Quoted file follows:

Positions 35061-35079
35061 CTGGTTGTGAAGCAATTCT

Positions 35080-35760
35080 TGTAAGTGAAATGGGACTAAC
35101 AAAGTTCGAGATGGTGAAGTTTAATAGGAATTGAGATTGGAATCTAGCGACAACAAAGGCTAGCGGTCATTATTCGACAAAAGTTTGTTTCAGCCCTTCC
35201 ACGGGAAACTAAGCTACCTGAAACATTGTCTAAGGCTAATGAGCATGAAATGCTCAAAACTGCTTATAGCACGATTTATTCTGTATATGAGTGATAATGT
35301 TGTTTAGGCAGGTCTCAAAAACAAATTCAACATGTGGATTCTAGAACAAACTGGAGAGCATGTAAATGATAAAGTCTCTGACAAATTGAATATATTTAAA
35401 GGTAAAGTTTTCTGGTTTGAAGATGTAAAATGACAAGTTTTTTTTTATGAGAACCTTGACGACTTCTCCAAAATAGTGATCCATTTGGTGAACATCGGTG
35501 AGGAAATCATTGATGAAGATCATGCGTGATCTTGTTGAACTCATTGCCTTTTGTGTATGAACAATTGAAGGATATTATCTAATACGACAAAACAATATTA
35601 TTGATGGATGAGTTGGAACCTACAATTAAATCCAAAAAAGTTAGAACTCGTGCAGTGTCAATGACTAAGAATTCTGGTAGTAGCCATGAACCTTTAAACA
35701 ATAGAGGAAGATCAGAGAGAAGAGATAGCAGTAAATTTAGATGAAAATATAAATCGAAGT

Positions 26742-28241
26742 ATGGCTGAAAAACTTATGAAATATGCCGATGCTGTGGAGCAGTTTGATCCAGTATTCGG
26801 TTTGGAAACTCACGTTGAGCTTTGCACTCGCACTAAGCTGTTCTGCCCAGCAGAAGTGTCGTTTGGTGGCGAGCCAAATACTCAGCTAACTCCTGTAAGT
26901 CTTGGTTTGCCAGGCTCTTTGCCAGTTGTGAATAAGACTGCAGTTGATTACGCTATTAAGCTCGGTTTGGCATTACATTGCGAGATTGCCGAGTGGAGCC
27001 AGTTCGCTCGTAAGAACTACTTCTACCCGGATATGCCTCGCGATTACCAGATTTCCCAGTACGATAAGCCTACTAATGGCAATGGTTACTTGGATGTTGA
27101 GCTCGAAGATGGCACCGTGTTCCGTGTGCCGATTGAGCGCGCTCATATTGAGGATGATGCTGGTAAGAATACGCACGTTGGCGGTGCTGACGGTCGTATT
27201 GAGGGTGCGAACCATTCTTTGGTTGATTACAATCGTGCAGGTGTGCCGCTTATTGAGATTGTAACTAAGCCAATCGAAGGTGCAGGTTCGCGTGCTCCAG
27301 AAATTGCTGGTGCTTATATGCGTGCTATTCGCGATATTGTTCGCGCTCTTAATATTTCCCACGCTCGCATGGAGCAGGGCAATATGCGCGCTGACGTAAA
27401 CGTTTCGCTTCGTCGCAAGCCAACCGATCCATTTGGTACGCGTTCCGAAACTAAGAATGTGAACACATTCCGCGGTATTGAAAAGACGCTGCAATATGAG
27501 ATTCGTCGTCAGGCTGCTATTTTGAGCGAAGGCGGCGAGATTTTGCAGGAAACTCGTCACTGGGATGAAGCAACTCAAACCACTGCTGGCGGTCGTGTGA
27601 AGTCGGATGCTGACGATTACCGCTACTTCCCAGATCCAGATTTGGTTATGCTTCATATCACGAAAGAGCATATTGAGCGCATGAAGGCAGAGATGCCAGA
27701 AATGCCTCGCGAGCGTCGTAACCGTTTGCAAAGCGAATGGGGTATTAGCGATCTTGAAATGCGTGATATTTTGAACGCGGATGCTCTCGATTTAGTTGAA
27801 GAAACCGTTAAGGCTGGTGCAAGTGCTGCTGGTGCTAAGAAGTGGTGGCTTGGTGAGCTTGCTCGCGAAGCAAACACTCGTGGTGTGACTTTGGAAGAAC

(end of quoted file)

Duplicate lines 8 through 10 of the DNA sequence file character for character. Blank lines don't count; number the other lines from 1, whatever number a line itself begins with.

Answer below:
35401 GGTAAAGTTTTCTGGTTTGAAGATGTAAAATGACAAGTTTTTTTTTATGAGAACCTTGACGACTTCTCCAAAATAGTGATCCATTTGGTGAACATCGGTG
35501 AGGAAATCATTGATGAAGATCATGCGTGATCTTGTTGAACTCATTGCCTTTTGTGTATGAACAATTGAAGGATATTATCTAATACGACAAAACAATATTA
35601 TTGATGGATGAGTTGGAACCTACAATTAAATCCAAAAAAGTTAGAACTCGTGCAGTGTCAATGACTAAGAATTCTGGTAGTAGCCATGAACCTTTAAACA